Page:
Chords are a natural lead into music making. It’s the way people learn to play guitar, and it’s the reason that guitar players often enjoy their lessons more.

When a beginning piano student learns chords, they can easily play a song within the first few lessons. This creates a sense of satisfaction of the student and encourages them to learn more. It builds confidence, in children and adult beginners alike. And that confidence can get the student excited about piano.

Piano for beginners taught through the chord based method is enjoyable for student and teacher alike. Could you imagine listening to nothing by scales for hours each day? A teacher that instructs their students to use chords can hear actual music as they teach their students to play.

Chords allow new students to speak the language of music, rather than just learning the “letters” of that language. With a chord-based method, students develop a real appreciation for music and an understanding for song composition much earlier. They can learn music, instead of just learning notes. This is satisfying for the student and the teacher alike.

Piano for beginners can be exciting and fun when the right method is used!

Click Here And Learn To Play The Piano With Simple Lessons For Beginners!

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The Piano Chord – Making Sense of This Versatile Music Concept

June 21, 2014

The first key to remember when trying to make sense of the piano chord is that they’re based on…you guessed it…piano scales! In our examples, we will use the key of “C” but the formula applies to all keys. Remember that the major piano scale for the key of C is C,D,E,F,G,A,B,C – where the […]

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A Chord Chart for the Piano

September 6, 2009

Using the piano chord chart table, Here are the A Chords: A Chord Name Symbols Chords Notes* A Major (implied if without notation) AM or Amaj or A A C# E A Minor Am A C E A Augmented Aaug or A+ A C# F A Diminished Adim or Ao A C D# A Dominant […]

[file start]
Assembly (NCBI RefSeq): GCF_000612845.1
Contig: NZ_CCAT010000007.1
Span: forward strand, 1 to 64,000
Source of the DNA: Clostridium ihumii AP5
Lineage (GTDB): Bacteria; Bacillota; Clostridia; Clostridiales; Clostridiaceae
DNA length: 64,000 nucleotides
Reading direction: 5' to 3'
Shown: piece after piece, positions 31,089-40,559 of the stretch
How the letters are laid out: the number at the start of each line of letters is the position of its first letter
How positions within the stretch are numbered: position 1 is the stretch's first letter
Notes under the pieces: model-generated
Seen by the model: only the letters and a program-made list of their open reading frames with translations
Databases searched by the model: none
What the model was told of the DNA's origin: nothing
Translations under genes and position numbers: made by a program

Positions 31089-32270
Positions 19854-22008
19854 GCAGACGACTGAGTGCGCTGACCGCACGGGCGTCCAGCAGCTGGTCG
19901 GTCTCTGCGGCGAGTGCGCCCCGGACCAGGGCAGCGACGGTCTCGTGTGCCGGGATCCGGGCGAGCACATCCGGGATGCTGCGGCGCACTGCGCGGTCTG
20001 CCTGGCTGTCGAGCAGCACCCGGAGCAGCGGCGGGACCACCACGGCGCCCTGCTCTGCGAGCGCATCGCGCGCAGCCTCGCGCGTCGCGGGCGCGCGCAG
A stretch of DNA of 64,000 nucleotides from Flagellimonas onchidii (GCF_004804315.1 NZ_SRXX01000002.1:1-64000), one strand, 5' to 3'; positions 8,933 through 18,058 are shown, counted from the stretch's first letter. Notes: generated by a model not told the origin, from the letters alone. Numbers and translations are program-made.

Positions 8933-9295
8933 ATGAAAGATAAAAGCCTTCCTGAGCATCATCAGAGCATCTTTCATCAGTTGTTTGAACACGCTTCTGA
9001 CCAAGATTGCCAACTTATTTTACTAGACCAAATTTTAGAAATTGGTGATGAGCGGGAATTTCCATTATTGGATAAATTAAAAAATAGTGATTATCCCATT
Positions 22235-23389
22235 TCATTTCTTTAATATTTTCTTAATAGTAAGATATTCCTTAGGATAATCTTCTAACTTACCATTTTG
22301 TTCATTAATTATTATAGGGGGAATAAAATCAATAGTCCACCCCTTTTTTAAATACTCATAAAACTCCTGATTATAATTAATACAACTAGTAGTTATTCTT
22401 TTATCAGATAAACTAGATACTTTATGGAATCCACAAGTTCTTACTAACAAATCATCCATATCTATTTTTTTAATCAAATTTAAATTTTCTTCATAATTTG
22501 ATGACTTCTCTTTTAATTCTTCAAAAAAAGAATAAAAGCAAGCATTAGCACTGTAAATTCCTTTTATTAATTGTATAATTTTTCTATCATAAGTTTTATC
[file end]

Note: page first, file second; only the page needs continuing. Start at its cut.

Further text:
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E Chord Chart for Piano

August 26, 2009

Using the the piano chord chart table, Here are the E Chords: E Chord Name Symbols Chords Notes* E Major (implied if without notation) EM or Emaj or E E G# B E Minor Em E G B E Augmented Eaug or E+ E G# C E Diminished Edim or Eo E G A# E […]

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F Sharp Chords Chart for Piano

February 20, 2009

Using the piano chord chart table, Here are the F# Chords: F Sharp Chord Name Symbols Chords Notes* F# Major (implied if without notation) F#M or F#maj or F# F# A# C# F# Minor F#m F# A C# F# Augmented F#aug or F#+ F# A# D F# Diminished F#dim or F#o F# A C F# […]

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F Chords Chart for Piano

February 20, 2009

Using the piano chord chart table, Here are the F Chords: F Chord Name Symbols Chords Notes* F Major (implied if without notation) FM or Fmaj or F F A C F Minor Fm F G# C F Augmented Faug or F+ F A C# F Diminished Fdim or Fo F G# B F Dominant […]

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Piano Chord Chart – A Gentle Introduction

February 16, 2009

To make learning chords a little easier, you might want to try using a piano chord chart. This handy reference tool gives you immediate and visual access to some of the most commonly played chords. And although they can be quite complicated for the beginning pianist, this article will describe their fundamentals. Acknowledging that a […]

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Looking for a Chord Chart for the Piano?

February 16, 2009

Instant Piano Chord Chart Finder Need a Quick and Convenient way to find piano chords and voicings? The construction of a piano chord chart can be easy once you understand the formula for each chord. It all follows from the intervals of the respective scales. For example, the major scale for the key of C […]